The auto industry was waiting with bated breath for data on May sales from Japan. It is in Japan and in China where the tight race for World’s Largest Automaker is being decided this year. A serious drop in Japanese car sales, widely expected as a result of Abe’s sales tax increase in April, could relegate Toyota to rank 2, or even three. When the sales report came in this afternoon, it brought two big surprises.
Surprise #1: The drop is by far not as large as predicted. May sales across all segments were down only 1.2 percent year-on-year. Augurs had predicted a much deeper drop for May. These stats are registrations. Most cars are made-to-order in Japan. Sign by the end of March, take delivery by the end of April.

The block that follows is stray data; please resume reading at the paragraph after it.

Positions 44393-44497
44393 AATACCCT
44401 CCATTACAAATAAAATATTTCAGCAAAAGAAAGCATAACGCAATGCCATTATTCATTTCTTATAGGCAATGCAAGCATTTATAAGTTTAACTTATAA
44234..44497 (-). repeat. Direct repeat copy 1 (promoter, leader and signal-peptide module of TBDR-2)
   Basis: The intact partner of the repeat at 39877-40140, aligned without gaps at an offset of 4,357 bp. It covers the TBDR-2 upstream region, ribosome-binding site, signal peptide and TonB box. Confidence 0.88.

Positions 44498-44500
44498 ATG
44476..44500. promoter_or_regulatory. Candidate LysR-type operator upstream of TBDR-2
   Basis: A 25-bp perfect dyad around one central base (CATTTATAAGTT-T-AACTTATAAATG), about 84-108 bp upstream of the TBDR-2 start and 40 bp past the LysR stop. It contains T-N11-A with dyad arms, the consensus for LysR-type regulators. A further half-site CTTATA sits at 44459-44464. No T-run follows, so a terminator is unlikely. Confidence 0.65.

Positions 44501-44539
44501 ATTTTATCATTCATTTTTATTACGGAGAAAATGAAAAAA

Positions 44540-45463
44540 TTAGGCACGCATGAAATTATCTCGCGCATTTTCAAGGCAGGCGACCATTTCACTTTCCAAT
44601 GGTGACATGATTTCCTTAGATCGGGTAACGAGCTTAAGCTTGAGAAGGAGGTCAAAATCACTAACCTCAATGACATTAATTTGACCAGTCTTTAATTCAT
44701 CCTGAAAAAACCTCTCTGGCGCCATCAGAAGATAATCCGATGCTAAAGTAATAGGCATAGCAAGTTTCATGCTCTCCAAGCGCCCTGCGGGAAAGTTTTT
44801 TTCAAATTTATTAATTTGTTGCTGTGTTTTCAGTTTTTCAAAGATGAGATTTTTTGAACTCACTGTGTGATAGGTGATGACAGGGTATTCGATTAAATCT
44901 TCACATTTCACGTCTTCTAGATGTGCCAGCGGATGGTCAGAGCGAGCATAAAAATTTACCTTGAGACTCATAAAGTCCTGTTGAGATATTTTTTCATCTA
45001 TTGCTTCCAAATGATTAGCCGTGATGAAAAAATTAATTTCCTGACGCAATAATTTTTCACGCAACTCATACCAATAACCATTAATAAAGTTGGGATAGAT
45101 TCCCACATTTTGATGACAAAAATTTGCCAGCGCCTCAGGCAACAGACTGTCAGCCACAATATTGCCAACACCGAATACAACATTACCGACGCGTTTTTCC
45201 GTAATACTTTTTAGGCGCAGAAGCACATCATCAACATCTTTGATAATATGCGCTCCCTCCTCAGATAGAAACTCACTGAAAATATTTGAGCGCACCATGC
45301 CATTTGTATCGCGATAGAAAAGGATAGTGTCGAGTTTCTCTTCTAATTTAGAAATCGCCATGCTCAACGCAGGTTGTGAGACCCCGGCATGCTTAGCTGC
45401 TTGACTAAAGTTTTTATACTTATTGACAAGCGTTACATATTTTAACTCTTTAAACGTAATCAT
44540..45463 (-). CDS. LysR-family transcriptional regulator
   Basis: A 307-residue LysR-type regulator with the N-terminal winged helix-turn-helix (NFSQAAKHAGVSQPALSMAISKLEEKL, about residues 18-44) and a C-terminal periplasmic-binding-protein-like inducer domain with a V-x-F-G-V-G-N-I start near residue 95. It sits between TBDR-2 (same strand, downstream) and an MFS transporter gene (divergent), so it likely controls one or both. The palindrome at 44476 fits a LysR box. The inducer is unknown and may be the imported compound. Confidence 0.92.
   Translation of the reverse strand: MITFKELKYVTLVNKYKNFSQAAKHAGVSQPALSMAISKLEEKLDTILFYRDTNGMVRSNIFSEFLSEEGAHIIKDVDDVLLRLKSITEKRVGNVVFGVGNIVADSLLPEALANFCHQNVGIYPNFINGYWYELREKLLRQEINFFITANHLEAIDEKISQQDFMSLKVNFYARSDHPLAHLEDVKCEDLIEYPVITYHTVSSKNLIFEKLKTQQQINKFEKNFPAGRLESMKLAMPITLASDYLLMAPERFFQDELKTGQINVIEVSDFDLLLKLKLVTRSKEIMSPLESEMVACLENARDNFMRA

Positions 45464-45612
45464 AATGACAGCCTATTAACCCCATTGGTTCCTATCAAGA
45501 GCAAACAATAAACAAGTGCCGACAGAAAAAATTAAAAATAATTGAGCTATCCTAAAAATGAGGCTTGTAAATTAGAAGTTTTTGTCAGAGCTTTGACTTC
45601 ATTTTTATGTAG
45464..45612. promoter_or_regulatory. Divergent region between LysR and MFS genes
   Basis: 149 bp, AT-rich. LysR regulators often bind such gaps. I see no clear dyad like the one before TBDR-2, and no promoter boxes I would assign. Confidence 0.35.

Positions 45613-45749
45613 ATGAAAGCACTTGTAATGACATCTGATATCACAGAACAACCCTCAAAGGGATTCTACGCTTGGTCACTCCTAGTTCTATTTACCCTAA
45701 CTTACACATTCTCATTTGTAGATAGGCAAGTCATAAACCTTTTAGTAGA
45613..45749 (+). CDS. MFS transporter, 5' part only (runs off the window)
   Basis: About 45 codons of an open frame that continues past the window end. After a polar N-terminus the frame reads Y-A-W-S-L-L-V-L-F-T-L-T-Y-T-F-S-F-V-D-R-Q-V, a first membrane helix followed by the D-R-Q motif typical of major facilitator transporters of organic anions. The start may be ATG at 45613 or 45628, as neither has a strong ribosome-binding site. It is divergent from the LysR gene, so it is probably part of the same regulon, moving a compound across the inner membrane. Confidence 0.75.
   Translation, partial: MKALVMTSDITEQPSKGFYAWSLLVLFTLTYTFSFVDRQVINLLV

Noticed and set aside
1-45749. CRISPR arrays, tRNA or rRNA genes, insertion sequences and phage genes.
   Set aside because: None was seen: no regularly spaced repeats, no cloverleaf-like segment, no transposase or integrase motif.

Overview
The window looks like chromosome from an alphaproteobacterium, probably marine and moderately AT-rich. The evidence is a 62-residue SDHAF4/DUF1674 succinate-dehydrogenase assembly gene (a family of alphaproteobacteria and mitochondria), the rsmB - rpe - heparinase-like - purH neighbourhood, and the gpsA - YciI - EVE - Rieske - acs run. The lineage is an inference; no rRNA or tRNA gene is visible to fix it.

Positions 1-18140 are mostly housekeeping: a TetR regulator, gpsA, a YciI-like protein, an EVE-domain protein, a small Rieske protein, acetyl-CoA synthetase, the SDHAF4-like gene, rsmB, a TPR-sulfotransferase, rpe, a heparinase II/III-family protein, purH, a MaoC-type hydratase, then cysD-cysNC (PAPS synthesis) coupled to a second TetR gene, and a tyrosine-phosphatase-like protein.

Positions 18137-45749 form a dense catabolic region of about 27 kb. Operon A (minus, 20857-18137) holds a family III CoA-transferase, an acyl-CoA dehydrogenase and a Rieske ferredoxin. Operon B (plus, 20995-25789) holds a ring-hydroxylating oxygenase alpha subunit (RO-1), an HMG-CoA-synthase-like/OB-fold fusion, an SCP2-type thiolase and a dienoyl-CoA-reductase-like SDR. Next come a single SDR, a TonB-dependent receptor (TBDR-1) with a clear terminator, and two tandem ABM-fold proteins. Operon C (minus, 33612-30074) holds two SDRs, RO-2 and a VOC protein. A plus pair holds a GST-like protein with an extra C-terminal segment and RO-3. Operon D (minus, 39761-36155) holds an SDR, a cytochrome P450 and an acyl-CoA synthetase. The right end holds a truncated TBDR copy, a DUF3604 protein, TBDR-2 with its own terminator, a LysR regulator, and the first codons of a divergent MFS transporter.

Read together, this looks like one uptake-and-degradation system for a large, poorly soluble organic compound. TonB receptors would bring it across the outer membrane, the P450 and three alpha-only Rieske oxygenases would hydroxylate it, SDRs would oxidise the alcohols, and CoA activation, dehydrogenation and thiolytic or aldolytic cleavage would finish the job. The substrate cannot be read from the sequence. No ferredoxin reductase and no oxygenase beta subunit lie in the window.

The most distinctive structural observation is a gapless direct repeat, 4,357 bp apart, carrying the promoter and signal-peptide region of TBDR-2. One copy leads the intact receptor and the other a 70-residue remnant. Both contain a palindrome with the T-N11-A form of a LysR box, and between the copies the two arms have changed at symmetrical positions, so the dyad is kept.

Surprise #2: Kei cars were up 5.3 percent in May. Sales of the 0.6 liter minivehicles have been strong for many months, and they are increasingly so. 43.1 percent of all cars registered in May were of the midget variety. (Don’t fall for stats that give you only the registered vehicles. They are missing nearly half of the market.)
Not a surprise: Sales of imports were down some 20 percent (pending better stats by the Japan Automobile Importers Association). Sales of mostly pricier imports were especially strong in the months before the tax increase. Now, the pull-forward needs to be digested.
As far as the race for World’s Largest Automaker goes, dominating the Japanese car market as much as it does, Toyota is heavily impacted by its gyrations. Toyota has not suffered as much as feared, which improves its chances to stay ahead of Volkswagen on a global level. Group-wide unit sales were down 6.8 percent in May, also because minivehicle maker Daihatsu (keis – 1.5%) failed to profit from the kei car boom. Nissan’s kei car sales nearly doubled this year.